About the Author

Steven Hancock

Wearing the Uniform of a Private, Company A, 49th North Carolina Infantry.

Steven has been fascinated in the history of the American Civil War for over seventeen years, and has participated in Civil War reenacting for the past seven years. He currently lives in Winston-Salem, North Carolina, where he works as a part-time Historical Interpreter at an historic site in North Carolina, while he pursues his Master’s Degree in United States History through the American Public University System. Outside of reenacting and work, his other hobbies include strategy games, writing and acting in community plays. The theatrical work has given him interest in being an amateur playwright, with two plays under his belt, with possibly another in the works. Among his favorite films are The Passion of the Christ, Gods and Generals, Gettysburg and The Patriot. Television favorites include “NCIS,” “Doctor Who” and the miniseries Band of Brothers, John Adams and North and South. He is also the creator and author for “Civil War Diary,” which covers different aspects concerning the history of the American Civil War. Please click here to visit the website. He can be contacted at: shancock27107@gmail.com.

Previous Writers:

Greg Caggiano (August 2011- May 2012)


6 Responses to About the Author

  1. Steve Basic says:


    πŸ™‚ You must be a Rangers fan. nyr1199…Messier and Gretzky. πŸ™‚ I belong to the Civil War Roundtable of NYC, and I extend you an invite to one of our meetings as my guest. Our RT is one of the oldest in the United States, and we just celebrated our 6oth anniversary this past May. Patrick Falci, who portrayed General A. P. Hill in the movie Gettysburg is a member, and I served as his VP of Programs for 2 years when he was President of the RT. J.D. and I go back a long way as well, and have spent many hours wandering the fields of Gettysburg over the years.

    Regards from the Garden State,

    Steve Basic

    • Yes, Steve, big Rangers fan [unfortunately :D]! That’s why I started writing, to cover hockey, and things changed which have led me to something like this. My schedule is pretty packed right now, but would love to attend a meeting. Where in NYC is it located?


      • Steve Basic says:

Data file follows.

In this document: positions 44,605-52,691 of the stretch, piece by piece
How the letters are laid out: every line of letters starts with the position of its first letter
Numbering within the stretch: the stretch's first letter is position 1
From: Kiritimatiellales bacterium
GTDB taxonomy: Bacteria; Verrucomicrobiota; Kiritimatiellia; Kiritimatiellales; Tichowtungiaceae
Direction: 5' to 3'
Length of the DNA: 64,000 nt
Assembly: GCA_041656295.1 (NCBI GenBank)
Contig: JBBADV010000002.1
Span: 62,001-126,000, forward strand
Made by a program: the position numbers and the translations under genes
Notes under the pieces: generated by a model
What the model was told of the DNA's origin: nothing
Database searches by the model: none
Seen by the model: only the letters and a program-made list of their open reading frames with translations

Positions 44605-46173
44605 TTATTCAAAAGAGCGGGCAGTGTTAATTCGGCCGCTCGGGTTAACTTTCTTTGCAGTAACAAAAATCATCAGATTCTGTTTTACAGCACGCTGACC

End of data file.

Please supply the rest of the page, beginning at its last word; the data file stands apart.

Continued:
The Round Table meets at the 3 West Club in midtown Manhattan. Same area where Rockefeller Center, and Saint Patrick’s Church are located. We have meetings from September to June. We have some excellent speakers this year, including Ed Bearss, Jeff Wert, and George Rable.

        Here is a link to the RT website.


        Nothing wrong with being a Rangers fan. Have been one for 40 years. πŸ™‚

        Take care.


      • Sounds good! I will hopefully be able to find some free time in early 2012. The fall is packed for me because of hockey coaching and classes, but will keep you in mind! Thanks for the invite!


  2. Tom Hercel ( from NJ.. home of the 1ST New Jersey Cavalry) says:

    Since History and NY Rangers are some of your interests I thought I’d barge in with some of both…I went to my first Ranger game in 1955 at THE GARDEN at 8th Ave and 50th ST..
    Gump Worsley and Terry Sawchuck were in Goal…1-1 tie.
    Also saw Jacque Plante in his first game as a NY Ranger..can’t remember against who but he did shut -out the other guys.
    And…saw Gordie Howe beat the stuffing out of Lou Fontinato ( spell that correctly?)

  3. Ken Hall says:

    Hello Greg.
    I found your email on the “To Appomattox” website and wanted to drop you a short note. I’m currently preparing a first person impression on George McClellan and have found that there’s a lot more to learn about the man than what you get by watching Ken Burns a couple of times. I read your scathing opinions of Little Mac, and feel you did more to criticize and degrade then to really convey the facts. I don’t doubt your expertise on the subject of the Civil War, but I would hardly think the term “laughable” appropriate as an adjective in describing the man who is more responsible, directly or indirectly, for the North’s winning the war than any other. By this, I mean his creation of the Army of the Potomac, his twice taking beaten, demoralized soldiers and turning them into an army, giving them pride in themselves, and undertaking the enormous task of creating, equipping and moving an army from one place to another, in large part, with subordinates who certainly were more politically motivated than militarily. Without a doubt he was flawed, and certainly left much to be desired as a fighting general. But like Steven Sears and Gary Gallagher, you seem to have an axe to grind with him for whatever reason, and that fact clouds your ability to give him his due. His mistakes caused the unnecessary deaths of thousands? Perhaps that jab would be better directed at Grant for the Wilderness, Spotsylvania and Cold Harbor. Slow to act? Yes; but I believe Balls Bluff showed what can happen when public pressure, poor communication and ill preparedness get in the way a strong, well thought-out battle plan. He certainly learned from that. Perhaps a mention of the interference from the Radical Republicans, Stanton’s order to curtail all recruiting in the North just as the Peninsula Campaign was getting under way, and the holding back of McDowell’s Corps from him 3 times during the campaign, would help some to realize that his decisions in many cases were based on circumstance beyond his control. Love him or hate him, as historians, we need to convey the facts, not fill peoples’ heads with half truths. That’s all I ask. The old adage is quite true… when an untruth is repeated over and over, it somehow becomes truth.

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